What does Mills see in the drawings, some 20 of which he’s selected for the display from the nearly 300 (all made in the last six months!) Roger has left in his care? Lots. He raves over the carefully worked borders. Marvels at the textures and the sometimes peaceful, sometimes uneasy coexistence of different colored fields on the same plane. Discerns suggestive shapes where Walker admittedly intended none. Runs a finger lovingly over a seam of herringbone prickles where the paper shows through a methodically etched field of black. Loves the fact that by the time Walker finishes a drawing, it’s often so saturated that the paper buckles and shines with a bronzelike sheen from so much concentrated ballpoint ink.
“If you first look at something and don’t understand it,” Mills ventures, “if there’s that consistency to it, you need to take a second look right off because there’s obviously something there that you’re not getting. The more I looked at these drawings, the more I saw that each one was so unique. There’s a really nice balance between Roger’s making the same mark over and over and his desire of what he wants each drawing to be.”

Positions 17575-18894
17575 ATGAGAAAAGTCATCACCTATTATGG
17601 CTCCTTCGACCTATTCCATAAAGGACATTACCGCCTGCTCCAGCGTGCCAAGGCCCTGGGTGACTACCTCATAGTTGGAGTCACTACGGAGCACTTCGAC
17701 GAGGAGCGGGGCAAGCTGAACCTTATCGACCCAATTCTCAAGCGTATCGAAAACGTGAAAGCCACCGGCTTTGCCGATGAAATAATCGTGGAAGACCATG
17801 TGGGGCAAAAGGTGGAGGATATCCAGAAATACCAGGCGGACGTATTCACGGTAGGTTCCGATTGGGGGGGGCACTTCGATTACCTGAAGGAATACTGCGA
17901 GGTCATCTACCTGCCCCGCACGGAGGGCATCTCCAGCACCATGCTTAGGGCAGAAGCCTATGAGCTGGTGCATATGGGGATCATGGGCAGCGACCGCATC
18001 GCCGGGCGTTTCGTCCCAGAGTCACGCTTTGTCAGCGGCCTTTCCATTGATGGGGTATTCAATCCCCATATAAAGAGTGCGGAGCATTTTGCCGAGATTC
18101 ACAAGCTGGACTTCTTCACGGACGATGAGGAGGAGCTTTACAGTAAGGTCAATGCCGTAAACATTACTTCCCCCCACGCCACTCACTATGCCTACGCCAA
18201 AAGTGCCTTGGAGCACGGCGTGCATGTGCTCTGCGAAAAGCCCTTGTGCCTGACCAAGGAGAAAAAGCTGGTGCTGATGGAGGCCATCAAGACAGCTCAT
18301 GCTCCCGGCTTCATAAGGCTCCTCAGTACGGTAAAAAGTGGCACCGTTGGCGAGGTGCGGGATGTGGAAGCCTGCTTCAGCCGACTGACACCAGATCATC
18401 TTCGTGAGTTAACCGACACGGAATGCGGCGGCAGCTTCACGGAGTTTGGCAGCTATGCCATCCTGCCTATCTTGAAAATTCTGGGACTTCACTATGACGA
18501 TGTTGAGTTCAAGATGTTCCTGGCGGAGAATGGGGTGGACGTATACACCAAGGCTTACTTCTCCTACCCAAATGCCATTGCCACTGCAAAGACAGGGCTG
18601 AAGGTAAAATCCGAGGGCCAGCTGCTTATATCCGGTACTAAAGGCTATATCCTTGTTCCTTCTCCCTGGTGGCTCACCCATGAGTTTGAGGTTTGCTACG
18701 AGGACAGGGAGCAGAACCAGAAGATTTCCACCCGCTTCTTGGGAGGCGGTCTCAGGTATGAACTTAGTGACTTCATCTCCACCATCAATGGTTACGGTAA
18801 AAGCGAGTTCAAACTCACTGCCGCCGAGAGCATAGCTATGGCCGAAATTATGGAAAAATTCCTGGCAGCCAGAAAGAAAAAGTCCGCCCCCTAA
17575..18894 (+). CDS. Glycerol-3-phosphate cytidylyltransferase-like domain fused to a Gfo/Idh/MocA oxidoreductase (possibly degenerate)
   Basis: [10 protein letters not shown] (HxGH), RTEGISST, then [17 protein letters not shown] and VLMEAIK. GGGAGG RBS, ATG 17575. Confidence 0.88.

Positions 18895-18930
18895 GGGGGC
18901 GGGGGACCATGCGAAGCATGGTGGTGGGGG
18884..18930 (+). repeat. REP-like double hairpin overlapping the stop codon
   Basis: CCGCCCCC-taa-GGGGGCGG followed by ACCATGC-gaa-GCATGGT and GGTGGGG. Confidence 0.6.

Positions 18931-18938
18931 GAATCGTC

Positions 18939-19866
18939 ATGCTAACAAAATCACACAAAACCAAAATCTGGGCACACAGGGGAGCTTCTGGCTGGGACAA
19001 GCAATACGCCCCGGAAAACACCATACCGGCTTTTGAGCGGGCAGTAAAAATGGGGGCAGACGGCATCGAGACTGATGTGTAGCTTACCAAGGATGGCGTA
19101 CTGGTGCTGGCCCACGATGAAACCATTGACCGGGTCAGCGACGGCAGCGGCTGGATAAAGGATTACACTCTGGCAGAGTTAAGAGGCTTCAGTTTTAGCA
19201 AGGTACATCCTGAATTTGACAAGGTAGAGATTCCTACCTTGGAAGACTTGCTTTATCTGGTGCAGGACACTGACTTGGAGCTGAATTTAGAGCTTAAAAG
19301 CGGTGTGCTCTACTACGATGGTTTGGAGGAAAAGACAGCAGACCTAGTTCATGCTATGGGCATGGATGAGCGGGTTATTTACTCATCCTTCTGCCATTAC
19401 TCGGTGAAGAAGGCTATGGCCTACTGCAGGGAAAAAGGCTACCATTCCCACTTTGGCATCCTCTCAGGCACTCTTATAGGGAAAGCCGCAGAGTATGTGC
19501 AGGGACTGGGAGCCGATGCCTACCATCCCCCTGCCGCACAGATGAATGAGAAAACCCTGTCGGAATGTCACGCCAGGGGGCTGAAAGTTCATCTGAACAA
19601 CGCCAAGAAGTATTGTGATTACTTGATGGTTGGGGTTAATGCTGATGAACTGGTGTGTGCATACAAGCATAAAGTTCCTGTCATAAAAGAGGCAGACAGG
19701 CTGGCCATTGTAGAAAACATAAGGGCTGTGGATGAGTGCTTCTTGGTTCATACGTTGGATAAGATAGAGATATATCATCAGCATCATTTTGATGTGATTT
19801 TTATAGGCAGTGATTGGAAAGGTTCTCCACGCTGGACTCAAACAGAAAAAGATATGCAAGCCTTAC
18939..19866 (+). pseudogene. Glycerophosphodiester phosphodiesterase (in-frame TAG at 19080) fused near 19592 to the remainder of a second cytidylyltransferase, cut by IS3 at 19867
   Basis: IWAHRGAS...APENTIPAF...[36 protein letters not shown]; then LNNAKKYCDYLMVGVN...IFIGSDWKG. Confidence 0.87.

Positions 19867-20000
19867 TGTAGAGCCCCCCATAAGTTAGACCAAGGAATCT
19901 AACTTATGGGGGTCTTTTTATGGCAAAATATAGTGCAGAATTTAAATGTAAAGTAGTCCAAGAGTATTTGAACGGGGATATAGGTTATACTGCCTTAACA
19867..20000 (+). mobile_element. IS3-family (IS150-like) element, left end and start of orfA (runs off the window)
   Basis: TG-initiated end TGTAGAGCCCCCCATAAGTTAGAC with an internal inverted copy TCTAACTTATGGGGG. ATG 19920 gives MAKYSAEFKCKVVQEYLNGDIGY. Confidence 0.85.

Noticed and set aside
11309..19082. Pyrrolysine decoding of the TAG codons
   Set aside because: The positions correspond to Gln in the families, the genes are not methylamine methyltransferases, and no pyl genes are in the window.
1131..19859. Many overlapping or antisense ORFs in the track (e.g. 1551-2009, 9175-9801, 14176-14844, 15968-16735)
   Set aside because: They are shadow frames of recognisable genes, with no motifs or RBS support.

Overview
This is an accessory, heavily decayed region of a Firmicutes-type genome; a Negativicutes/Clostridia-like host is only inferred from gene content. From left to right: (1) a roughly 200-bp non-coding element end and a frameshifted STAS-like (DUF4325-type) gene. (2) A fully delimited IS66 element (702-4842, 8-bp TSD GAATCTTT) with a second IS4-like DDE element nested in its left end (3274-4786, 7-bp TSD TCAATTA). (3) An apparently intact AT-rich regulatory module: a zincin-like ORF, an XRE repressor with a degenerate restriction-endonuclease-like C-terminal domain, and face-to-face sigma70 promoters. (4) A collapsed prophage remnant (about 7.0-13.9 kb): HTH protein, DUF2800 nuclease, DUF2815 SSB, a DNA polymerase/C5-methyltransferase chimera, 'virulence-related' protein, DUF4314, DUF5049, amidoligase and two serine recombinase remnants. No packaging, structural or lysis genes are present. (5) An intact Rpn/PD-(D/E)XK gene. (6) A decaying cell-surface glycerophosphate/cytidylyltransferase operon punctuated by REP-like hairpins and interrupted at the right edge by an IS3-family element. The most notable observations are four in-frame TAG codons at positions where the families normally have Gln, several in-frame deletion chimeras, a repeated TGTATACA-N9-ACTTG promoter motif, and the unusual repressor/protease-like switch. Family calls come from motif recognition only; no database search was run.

Not that Walker is particularly tormented by his desire, either. Asked whether he’s reaching in his art for something he hasn’t been able to express yet, he says this (and it’s a virtual inaugural address by Walker standards!):
“It can get frustrating when they’re not coming out as good I want them to while I’m drawing. But sometimes they come out better when I’m finished.”
But, adds Mills: “In the whole long history of art, that’s always been the struggle, the desire for it to be the way you want it, and the way it really is.”
Has it been getting any easier for Walker to close the gap between what he wants to create with a drawing and how it actually turns out? Maybe, he admits, although seeing as how he’s been creating his art in a virtual vacuum for the past 20 years, at this point it’s pretty much a matter of routine.